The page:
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Forest and Rangeland Birds of the United States

Natural History and Habitat Use

Red-eyed Vireo -- Vireo olivaceus
(includes Yellow-green Vireo (Vireo flavoviridis))


RANGE: Breeds from southwestern British Columbia and southern Mackenzie southeast to central Ontario and the Maritime Provinces, south to northern Oregon, eastern Colorado, western Oklahoma to central Texas, the Gulf Coast, and central Florida. Very rare in California, Arizona, and southern Texas. Winters in South America.

STATUS: Abundant; rare in the Southwest.

HABITAT: Inhabits open deciduous and mixed forests with dense understory of saplings, in wooded clearings, or borders of burns. Found in both upland and river-bottom forests, and sometimes in residential areas where abundant shade trees provide a continuous canopy. Seldom found where conifers make up 75 percent or more of the basal area.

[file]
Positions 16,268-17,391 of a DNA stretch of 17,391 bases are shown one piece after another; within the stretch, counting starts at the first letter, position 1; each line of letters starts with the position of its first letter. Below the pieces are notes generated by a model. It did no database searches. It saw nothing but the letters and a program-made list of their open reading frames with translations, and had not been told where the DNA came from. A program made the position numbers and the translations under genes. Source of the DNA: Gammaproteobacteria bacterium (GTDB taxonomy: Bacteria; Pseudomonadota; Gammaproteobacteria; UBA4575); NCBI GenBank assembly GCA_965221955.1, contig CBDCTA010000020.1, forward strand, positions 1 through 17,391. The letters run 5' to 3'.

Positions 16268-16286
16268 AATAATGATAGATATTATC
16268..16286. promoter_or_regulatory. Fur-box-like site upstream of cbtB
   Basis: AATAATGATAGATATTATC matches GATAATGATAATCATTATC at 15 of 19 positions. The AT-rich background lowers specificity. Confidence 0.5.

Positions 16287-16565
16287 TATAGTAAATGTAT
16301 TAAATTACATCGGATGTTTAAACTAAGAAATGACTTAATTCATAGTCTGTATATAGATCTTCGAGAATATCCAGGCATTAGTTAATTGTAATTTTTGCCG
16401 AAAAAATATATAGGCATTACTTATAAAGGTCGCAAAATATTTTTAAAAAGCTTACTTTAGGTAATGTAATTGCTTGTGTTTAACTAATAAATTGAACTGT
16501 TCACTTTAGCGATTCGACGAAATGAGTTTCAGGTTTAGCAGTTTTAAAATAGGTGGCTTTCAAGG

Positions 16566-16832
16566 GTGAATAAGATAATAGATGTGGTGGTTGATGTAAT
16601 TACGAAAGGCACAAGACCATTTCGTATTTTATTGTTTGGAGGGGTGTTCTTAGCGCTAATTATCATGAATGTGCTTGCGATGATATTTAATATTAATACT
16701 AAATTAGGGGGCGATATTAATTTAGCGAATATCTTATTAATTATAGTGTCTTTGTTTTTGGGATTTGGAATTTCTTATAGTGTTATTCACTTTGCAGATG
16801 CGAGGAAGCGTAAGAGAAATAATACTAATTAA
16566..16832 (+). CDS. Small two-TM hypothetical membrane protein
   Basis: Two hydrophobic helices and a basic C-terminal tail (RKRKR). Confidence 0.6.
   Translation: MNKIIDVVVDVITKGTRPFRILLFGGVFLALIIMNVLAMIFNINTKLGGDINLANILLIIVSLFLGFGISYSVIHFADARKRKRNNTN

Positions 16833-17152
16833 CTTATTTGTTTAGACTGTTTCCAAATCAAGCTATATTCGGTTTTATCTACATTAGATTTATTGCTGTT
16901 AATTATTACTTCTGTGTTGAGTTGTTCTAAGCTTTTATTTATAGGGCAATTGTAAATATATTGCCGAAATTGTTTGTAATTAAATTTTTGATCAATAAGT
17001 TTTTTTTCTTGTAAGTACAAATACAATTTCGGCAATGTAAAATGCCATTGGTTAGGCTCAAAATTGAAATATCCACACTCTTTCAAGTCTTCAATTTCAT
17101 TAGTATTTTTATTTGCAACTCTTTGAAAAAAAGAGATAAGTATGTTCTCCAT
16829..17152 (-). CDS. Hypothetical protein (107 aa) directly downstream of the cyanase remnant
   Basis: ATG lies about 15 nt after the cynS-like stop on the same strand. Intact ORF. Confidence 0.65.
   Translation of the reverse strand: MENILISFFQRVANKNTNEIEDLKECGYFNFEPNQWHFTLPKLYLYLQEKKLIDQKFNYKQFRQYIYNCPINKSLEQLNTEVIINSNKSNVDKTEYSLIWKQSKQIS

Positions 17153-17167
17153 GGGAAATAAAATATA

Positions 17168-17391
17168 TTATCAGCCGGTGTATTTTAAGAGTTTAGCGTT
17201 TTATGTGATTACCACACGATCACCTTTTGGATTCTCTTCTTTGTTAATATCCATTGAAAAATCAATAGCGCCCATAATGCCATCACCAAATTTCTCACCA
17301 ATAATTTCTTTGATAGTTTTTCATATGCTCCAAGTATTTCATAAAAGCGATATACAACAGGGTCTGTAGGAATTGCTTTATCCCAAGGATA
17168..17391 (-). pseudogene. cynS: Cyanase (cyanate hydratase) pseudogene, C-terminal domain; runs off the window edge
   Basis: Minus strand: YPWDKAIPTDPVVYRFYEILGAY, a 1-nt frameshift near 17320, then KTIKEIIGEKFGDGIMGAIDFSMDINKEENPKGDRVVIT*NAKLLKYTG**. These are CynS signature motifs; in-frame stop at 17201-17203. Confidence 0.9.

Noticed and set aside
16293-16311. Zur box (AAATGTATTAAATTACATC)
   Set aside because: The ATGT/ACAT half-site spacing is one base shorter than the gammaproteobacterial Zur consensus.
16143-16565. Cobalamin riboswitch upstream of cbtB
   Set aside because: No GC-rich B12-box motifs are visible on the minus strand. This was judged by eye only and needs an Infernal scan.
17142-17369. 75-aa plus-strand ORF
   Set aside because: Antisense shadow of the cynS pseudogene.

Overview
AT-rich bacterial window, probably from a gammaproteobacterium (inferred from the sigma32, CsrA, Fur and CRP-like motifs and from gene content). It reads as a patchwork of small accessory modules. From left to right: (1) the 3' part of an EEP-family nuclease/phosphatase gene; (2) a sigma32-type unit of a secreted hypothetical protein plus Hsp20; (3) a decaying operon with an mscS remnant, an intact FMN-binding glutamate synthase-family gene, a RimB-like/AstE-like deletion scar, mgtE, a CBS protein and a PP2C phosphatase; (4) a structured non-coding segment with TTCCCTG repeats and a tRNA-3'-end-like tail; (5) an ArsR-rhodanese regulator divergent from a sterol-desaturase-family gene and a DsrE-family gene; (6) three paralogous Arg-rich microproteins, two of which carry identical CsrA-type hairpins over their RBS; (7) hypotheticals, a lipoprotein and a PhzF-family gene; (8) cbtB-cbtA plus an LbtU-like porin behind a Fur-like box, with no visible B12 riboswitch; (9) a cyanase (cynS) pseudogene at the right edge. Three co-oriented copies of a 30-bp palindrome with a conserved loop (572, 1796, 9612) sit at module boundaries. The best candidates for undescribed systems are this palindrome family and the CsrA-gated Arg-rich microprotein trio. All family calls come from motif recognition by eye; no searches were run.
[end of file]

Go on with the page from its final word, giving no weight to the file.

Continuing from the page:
SPECIAL HABITAT REQUIREMENTS: Deciduous trees with dense understory.

NEST: Builds nest in deciduous or coniferous trees or shrubs. Suspends deep cup nest from a horizontal fork of a slender branch, usually in dense foliage 5 to 10 feet above the ground, but sometimes as high as 60 feet.

FOOD: Consumes insects, gleaned from leaf surfaces in mid to upper tree canopies, for about 85 percent of the diet. Also eats spiders, a few snails, wild fruits, and berries.

REFERENCES: Chapin 1925, Forbush and May 1955, James 1976, Johnsgard 1979, Laurence 1953a.


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